Skip to Content

Academic Research Needs a New Funding Model

Science Network Image

As federal support for academic research declines, universities are losing capacity to address significant global challenges through cutting-edge research.

In a recently published piece in The Conversation, the University of Minnesota’s Brian Herman, Ph.D., vice president for research, and Claudia Neuhauser, Ph.D., associate vice president for research, highlight how research universities must consider new models for academic R&D funding.

Limited federal funding leaves research universities locked in a fierce battle for a diminishing pool of resources.

In the past, long-term investments in academic research made by federal, state and local governments have played an integral role in keeping the U.S. at the forefront of innovation. Now, Herman and Neuhauser said, there’s too little research money available to support existing research talent and facilities that could be used to help address global challenge. They also highlight how universities are increasingly relying on their own institutional funding to fill the gaps left by inflation and eroded federal funding.

To fix the broken funding model, Herman and Neuhauser discuss how institutions can coordinate and collaborate to share resources, materials, data and infrastructure, leading to significant cost savings. They also highlight a means for providing incentive for industry to invest in university research that aids in the development of innovative solutions, as industry can then scale up these solutions to create economic value.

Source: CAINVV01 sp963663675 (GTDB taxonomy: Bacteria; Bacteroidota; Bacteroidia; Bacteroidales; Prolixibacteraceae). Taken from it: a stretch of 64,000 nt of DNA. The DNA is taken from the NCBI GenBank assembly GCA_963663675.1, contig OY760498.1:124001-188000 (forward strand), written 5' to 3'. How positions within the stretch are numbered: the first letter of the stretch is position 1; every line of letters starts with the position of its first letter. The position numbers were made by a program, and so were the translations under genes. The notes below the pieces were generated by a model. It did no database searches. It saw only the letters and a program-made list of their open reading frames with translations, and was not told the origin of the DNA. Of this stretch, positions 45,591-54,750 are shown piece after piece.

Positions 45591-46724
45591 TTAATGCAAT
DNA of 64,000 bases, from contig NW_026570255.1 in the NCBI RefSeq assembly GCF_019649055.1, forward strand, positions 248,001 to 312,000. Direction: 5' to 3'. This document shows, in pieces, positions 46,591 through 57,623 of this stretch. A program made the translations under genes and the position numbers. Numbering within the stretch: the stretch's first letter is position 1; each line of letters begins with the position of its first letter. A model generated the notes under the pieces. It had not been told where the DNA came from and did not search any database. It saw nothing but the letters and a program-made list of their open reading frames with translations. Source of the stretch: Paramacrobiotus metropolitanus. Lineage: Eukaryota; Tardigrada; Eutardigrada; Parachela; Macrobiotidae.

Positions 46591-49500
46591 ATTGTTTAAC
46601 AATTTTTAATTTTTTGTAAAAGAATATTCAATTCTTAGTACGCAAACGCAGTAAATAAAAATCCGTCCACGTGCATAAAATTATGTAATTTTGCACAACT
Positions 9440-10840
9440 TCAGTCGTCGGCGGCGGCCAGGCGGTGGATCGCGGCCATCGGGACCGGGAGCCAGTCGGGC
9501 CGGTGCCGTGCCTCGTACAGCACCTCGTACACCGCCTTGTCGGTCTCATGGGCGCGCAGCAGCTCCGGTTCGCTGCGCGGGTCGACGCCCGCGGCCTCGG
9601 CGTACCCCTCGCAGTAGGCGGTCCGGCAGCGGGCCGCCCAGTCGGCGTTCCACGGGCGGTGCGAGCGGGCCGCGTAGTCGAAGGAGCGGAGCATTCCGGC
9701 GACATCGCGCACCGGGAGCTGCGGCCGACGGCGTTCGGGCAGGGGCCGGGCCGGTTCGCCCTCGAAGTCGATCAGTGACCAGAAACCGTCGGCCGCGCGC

See the full article in The Conversation.

Kevin Coss

Kevin Coss

Kevin is a communications specialist with the Office of the Vice President for Research.

coss@umn.edu

Latest Blog Posts

Strangely shaped carrots and potatoes

Researchers are exploring the aesthetic factors that make produce acceptable in consumers' eyes—and how to market imperfect-looking, but nutritious, food.

Read More
Microscope lit by sunlight

Some researchers can now return to on-site work as part of a plan meant to allow for more research activity while still limiting the coronavirus's spread.

Read More
Prototype of the COVID-19 testing device

The MagiCoil detects the virus in blood and respiratory material and delivers results in as little as 10 minutes via smartphone.

Read More
Three people wearing protective face masks work on a prototype mechanical device

The design for a low-cost ventilator brought to life by a team of UMN researchers and industry collaborators is now freely available to manufacturers.

Read More